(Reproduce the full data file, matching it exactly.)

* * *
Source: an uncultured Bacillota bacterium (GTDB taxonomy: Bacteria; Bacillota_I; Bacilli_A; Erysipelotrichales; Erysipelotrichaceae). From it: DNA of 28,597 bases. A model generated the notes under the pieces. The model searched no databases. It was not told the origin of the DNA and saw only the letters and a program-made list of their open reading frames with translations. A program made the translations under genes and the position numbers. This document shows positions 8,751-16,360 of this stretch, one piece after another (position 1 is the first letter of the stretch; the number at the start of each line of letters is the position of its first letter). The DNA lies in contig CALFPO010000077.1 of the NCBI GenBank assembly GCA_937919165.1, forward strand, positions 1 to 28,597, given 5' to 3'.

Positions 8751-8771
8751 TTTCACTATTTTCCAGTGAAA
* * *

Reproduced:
Source: an uncultured Bacillota bacterium (GTDB taxonomy: Bacteria; Bacillota_I; Bacilli_A; Erysipelotrichales; Erysipelotrichaceae). From it: DNA of 28,597 bases. A model generated the notes under the pieces. The model searched no databases. It was not told the origin of the DNA and saw only the letters and a program-made list of their open reading frames with translations. A program made the translations under genes and the position numbers. This document shows positions 8,751-16,360 of this stretch, one piece after another (position 1 is the first letter of the stretch; the number at the start of each line of letters is the position of its first letter). The DNA lies in contig CALFPO010000077.1 of the NCBI GenBank assembly GCA_937919165.1, forward strand, positions 1 to 28,597, given 5' to 3'.

Positions 8751-8771
8751 TTTCACTATTTTCCAGTGAAA